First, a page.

During the year that followed I continued to drink far too much. Paul couldn't take it and left me by sneaking out. I didn't even know he had gone til he called me from our apartment in New York to tell me he had gone. Then I looked around the house and finally noticed that all his stuff was gone. I hadn't known there was any problem.

That was my rock bottom time in my life. I owe Paul a thank you for bringing me back to reality. I stopped drinking and started reading lots of books with metaphysical subject matter. I decided then and there that I wanted to rejoin the human race. I wanted to share all these wonderful ideas I had been reading about. I wanted to apply the concepts to my own life and that's when the real work began. I evolved over time. I became calm and peaceful as meditation became a daily ritual. I reached out to friends I had been ignoring. I counted on Phil's beautiful spirit to be with me and I believe he is with me to this day. Not a day goes by that I don't think of my little brother. He was only 29 when he moved on but I see him as still with me. So he has aged right along with me in my mind. Nothing and no one dies as long a they are remembered.

This was a hard story to tell. Believe me it is only a thumbnail sketch but it is a window to my soul. All the challenges that I have faced in my life made me who I am today. They made me strong. They gave me understanding and empathy for others. They helped me to love more deeply and to share my love more freely and fully. Something good can always come from something that seems so bad. It's all in how you choose to look at things.

                                            Peace and Love,




  1. Dear Austin/Bill,

    Words defeat me when I even try to even respond to this sad story.

    A search for love and acceptance in every sense of the word for both of you. I wonder how different Phil's life would have been if your Mom had survived? Or if his desperate need would still have led to his self destruction?

    You are definitely the Phoenix rising from the ashes - becoming a stronger more complete person perhaps in response to the trails. I honestly think that this could be the outline of a powerful book/movie. At the very least it is compelling and powerful in a dreadful but inspiring way.

    I hope it will give your heart ease and some catharsis to write this and to know you did everything you could to help Phil conquer his demons and after venting used the power to conquer your own.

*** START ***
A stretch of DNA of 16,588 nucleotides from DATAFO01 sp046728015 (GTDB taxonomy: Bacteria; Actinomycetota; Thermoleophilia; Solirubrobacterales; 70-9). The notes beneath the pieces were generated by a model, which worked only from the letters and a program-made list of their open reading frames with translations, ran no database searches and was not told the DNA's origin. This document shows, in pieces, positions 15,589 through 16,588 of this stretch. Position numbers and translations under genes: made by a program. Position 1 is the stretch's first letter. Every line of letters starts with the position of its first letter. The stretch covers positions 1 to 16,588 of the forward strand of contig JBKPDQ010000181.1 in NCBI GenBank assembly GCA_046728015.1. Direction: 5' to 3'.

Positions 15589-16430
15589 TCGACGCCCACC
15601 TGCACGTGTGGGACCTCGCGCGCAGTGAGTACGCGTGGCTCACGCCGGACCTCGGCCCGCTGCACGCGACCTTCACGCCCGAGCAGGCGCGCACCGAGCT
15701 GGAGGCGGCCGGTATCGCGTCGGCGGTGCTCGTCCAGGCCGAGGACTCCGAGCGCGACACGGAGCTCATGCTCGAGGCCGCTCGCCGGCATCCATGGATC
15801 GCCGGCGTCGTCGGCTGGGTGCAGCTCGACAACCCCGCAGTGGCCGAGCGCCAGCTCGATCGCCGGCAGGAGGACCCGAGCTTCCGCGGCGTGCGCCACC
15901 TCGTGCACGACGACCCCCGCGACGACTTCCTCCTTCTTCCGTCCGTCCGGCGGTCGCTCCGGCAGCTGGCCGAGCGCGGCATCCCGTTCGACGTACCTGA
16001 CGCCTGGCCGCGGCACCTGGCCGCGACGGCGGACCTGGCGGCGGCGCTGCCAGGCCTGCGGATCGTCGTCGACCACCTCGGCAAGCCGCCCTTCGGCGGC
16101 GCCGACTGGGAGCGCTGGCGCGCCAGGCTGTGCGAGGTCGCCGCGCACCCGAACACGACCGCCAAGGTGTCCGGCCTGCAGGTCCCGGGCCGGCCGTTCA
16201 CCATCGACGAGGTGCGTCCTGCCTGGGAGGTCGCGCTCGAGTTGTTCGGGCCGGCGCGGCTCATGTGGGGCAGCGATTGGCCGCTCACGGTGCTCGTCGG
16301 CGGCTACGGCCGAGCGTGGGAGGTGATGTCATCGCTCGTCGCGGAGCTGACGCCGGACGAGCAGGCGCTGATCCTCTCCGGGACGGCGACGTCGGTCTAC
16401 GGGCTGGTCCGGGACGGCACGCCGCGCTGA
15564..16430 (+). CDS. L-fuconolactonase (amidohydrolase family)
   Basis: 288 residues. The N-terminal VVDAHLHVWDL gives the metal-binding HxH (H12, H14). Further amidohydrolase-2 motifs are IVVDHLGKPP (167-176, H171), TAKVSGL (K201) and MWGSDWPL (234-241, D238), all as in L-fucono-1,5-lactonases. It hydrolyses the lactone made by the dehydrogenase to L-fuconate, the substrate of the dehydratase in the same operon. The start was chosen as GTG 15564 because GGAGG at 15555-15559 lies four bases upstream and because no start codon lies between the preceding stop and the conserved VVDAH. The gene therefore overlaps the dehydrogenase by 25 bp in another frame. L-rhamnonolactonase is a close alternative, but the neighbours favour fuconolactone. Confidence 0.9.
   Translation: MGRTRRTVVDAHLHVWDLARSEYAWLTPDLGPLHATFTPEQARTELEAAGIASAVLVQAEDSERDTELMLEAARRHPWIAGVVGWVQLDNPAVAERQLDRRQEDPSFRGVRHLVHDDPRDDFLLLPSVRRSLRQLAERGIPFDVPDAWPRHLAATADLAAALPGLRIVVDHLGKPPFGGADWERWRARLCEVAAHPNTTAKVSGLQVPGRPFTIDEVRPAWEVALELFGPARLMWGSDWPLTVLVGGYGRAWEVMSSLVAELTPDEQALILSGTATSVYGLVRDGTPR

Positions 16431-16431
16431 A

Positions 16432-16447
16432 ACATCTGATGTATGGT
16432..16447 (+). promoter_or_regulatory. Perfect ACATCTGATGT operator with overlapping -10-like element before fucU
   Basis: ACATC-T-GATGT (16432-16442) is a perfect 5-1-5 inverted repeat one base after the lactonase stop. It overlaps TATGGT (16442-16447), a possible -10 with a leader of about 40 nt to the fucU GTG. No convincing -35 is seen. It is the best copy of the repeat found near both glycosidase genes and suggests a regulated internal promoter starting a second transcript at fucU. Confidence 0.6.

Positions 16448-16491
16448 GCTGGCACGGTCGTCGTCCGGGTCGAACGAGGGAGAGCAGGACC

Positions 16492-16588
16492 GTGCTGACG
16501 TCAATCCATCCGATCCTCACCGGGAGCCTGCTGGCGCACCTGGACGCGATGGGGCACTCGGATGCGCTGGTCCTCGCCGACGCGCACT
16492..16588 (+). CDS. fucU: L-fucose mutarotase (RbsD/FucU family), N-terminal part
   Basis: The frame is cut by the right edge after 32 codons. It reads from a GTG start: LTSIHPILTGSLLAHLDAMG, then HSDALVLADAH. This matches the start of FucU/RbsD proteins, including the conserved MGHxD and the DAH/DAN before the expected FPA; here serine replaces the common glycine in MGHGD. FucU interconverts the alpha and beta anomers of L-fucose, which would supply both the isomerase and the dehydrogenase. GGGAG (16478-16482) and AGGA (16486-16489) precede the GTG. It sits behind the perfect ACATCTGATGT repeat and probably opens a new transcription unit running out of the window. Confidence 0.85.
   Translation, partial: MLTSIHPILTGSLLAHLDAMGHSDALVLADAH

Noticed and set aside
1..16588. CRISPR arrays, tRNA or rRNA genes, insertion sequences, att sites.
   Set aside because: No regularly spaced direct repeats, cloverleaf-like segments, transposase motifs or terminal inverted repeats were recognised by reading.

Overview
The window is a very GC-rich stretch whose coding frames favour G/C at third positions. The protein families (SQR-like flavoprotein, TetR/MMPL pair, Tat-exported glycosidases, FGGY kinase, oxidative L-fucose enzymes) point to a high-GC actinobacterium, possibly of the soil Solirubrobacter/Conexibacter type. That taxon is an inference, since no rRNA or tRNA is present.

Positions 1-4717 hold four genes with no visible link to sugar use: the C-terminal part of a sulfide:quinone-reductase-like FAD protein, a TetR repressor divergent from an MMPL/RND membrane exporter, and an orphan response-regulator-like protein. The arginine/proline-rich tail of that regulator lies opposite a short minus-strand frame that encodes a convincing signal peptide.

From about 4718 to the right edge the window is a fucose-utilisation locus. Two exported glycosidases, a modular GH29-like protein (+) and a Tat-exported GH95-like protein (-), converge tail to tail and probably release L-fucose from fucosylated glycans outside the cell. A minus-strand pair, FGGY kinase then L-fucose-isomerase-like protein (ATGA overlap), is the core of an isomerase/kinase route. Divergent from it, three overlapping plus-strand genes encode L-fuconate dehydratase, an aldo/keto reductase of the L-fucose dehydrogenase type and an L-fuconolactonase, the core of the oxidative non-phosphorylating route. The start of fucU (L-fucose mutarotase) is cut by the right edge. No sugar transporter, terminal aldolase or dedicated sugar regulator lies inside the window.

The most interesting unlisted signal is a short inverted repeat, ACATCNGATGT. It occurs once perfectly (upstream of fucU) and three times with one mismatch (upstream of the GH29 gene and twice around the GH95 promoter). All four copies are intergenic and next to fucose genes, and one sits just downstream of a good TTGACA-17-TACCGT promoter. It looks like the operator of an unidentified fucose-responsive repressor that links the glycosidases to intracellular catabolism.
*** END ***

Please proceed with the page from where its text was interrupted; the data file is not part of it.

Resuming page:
I like to say that the most powerful aspiration anyone can have is to be an inspiration to someone else and you are truly that!

    Thank you for sharing this with us - write the book my friend and share it with the world!

    Laine D.
    "Aspire to Inspire"

  2. Thank you Laine. Your comment means a lot to me, more than you could possibly know. While writing this I was constantly editing myself to keep the story moving at a fast clip. I thought that, if only I were writing a book, I could slow down and go into detail. Maybe that will happen someday.

    I try not to think about the what ifs in life. I think about what IS and deal with it in the here and now. Who knows what might have been? Not I.


  3. Bill, This was such a powerful story and I thank you for sharing Phil with us. You have been through so much and have taken care of more than your share of loved ones. It's amazing to me how you have turned out to be such a strong and empathetic and loving person. You are an inspiration and I hope you do write that book.

    caregiving. family. advocacy.

  4. Hi Austin,

    it's not a given that you decided to live and enjoy life. I am so happy you understood that it is up to you what you will do after all you went through. This must have left so many scars on you, the pain, the restless nights, the sorrow for the little brother after you have lost your mother. And then see him slip away. I am sure he found peace and now it's his job to guard you and give you energy. I loved what you said that he was the wind under your wings. He still is.

    It takes a lot to write about something this personal and make it accessible to half a billion readers! You have come a long way.

    Much love,

  5. AIDS! What a scourge. I had a very close friend in the 80's who I almost married for my green card. If I had I would have been a widow soon after. he was troubled too but I loved him. This made me weep so much. For him, for my Dad that died too young and for the very thought that one of my siblings or kids could live such an unfulfilled life and die young. I can relate to turning to alcohol also. Thank you for sharing.